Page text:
The Tip of the Iceberg: Hemingway and the Short Story: G. Kenneth … - AdelaminInfo

The Tip of the Iceberg: Hemingway and the Short Story: G. Kenneth …


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The Iceberg Principle and the Portrait of Common People in Hemingway’s Works

  •  Shahla Sorkhabi Darzikola    

Abstract

Ernest Hemingway founded a novel method of text that is nearly ordinary nowadays. He did away with all the ornate writing style of the 19th century Victorian period and substituted it with a lean, strong text based on action rather than reflection. He as well hired a method by which he would leave out vital data of the story underneath the belief that oversight can occasionally add strong point to a story. It was a way of elusiveness which compared significantly (and in a method improved) the subjects he put pen to paper about conflict, dangerous sports similar to bullfighting or boxing, crime, etc. It is hard to find someone inscription today who doesn’t be in debt of effect to Hemingway. This paper tries to investigate more intensely on Hemingway’s literary and writing style.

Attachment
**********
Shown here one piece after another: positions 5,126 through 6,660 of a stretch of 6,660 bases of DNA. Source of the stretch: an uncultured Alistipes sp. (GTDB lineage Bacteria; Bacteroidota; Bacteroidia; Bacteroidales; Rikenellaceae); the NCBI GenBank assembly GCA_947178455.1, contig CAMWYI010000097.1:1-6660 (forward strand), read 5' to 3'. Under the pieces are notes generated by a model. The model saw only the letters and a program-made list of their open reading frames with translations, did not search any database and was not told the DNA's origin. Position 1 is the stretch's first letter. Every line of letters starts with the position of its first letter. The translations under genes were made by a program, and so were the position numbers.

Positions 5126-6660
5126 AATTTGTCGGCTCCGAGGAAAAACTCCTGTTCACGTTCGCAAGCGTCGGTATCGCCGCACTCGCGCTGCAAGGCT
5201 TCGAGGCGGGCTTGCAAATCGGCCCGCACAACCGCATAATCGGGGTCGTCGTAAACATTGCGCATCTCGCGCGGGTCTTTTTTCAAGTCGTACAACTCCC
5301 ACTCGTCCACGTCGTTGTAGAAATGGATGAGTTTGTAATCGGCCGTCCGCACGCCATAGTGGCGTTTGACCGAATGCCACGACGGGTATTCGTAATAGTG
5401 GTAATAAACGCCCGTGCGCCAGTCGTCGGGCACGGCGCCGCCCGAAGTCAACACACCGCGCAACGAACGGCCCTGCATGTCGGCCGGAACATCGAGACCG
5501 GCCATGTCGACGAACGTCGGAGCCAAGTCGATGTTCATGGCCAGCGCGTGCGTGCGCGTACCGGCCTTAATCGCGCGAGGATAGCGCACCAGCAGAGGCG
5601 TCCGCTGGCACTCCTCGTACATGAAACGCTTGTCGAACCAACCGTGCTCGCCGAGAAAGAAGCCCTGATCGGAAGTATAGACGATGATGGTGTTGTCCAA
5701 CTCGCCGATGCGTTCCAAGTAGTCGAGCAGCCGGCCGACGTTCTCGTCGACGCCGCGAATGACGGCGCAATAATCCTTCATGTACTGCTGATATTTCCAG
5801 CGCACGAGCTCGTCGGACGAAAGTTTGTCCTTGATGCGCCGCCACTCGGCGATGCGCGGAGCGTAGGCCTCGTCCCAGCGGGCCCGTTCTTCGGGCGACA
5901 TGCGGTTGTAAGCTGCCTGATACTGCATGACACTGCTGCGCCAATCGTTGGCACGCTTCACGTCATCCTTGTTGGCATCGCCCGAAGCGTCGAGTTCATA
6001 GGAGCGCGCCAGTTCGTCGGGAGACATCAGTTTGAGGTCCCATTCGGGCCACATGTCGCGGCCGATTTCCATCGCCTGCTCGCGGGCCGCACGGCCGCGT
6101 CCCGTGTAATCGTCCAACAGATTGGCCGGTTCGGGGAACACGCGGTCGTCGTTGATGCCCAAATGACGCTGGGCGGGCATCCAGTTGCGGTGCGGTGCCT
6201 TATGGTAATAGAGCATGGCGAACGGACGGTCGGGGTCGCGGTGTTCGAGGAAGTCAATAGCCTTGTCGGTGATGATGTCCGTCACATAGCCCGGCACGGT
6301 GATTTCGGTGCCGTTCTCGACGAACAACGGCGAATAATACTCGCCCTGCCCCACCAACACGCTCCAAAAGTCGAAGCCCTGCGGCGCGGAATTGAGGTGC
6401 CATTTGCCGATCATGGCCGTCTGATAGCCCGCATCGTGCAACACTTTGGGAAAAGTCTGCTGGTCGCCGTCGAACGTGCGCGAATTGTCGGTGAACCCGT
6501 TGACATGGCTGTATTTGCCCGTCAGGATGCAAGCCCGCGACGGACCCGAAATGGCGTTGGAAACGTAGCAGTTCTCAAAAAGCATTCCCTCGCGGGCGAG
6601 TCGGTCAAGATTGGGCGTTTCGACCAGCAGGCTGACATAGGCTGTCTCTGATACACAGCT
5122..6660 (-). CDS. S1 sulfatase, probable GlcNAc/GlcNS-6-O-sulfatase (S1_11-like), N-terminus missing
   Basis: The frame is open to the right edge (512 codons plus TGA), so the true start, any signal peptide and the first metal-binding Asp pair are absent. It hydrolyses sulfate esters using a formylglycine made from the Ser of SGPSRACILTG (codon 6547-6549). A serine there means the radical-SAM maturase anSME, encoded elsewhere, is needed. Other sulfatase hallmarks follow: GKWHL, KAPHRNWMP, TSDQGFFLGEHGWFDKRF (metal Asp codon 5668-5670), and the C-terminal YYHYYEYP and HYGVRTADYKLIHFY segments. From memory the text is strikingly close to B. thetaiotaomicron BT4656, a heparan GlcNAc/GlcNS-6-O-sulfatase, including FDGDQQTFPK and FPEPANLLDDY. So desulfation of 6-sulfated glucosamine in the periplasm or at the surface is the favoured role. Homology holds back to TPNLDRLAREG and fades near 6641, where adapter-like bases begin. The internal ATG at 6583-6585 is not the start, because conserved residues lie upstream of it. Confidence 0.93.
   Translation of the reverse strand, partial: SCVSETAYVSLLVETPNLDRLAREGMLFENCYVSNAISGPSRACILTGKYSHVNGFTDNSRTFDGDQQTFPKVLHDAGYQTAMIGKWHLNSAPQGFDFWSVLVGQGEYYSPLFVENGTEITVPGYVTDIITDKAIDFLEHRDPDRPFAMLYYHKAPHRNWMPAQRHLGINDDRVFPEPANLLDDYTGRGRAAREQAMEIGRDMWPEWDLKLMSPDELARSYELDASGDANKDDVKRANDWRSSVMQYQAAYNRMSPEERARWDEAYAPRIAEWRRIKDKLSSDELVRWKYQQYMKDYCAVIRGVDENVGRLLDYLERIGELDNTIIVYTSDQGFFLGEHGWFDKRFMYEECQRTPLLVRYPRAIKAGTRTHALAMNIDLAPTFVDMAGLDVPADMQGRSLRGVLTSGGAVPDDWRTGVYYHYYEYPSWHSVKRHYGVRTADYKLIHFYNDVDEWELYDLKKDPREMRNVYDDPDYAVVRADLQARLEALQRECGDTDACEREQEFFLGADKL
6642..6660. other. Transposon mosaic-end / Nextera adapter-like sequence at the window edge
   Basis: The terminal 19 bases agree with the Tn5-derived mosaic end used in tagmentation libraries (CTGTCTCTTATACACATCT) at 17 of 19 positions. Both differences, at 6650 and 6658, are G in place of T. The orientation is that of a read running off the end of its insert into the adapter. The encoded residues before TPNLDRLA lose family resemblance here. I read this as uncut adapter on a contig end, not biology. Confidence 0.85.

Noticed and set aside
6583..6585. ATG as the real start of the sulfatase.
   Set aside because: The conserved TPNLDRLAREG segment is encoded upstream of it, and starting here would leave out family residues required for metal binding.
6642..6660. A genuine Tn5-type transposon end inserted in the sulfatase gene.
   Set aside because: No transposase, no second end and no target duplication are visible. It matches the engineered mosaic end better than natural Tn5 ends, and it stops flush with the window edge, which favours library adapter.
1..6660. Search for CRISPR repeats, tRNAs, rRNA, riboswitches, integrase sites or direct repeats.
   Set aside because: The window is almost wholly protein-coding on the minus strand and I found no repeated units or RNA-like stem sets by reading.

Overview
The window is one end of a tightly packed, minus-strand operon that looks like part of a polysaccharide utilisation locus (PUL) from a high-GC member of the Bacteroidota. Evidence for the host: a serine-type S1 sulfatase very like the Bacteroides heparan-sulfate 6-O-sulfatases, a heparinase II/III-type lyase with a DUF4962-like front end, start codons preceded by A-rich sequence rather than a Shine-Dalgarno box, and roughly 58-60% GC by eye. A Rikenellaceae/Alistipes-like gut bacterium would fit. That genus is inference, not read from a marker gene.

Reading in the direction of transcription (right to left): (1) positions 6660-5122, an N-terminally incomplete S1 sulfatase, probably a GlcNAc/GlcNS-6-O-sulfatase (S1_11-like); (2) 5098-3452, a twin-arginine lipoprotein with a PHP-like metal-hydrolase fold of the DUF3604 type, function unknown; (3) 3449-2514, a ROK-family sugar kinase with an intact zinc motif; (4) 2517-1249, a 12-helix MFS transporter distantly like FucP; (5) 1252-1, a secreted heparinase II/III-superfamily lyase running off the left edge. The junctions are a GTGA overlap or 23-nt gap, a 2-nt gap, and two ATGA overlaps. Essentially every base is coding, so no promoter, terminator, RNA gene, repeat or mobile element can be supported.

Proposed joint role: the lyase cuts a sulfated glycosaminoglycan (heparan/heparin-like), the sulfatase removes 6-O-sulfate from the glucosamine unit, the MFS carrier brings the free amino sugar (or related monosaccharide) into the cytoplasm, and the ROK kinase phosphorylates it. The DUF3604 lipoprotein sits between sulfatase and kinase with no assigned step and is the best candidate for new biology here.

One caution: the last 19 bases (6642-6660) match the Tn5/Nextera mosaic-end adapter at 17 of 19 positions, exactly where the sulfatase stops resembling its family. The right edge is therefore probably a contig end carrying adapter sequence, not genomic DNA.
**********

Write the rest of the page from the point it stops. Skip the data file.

• Full Text:   PDF  
  • DOI: 10.5539/ells.v3n3p8

This work is licensed under a Creative Commons Attribution 4.0 License .

  • Issn(Print): 1925-4768
  • Issn(Onlne): 1925-4776
  • Started: 2011
  • Frequency: quarterly

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A Moveable Feast

Below the Surface: Hemingway’s "Iceberg" Method in A Moveable Feast

College

Once, in a physical science class, my professor showed the students a picture diagram of the three-pronged iceberg that sank the Titanic. A peer of mine immediately said, “How did that small iceberg sink a huge ship?” My professor let the class debate back and forth for awhile before she zoomed out of the diagram to reveal a hulking mass of ice below the surface of the water. She then went on to explain that less than 10 percent of an iceberg rests above the water’s surface. Ernest Hemingway models his writing in the form of an iceberg. Hemingway’s style of writing, called the “Iceberg Theory,” divulges the facts essential to understanding the plot without explicitly stating the underlying structure, allowing the reader to sense the story’s details. Hemingway demonstrates the “Iceberg Theory” in his memoir Moveable Feast.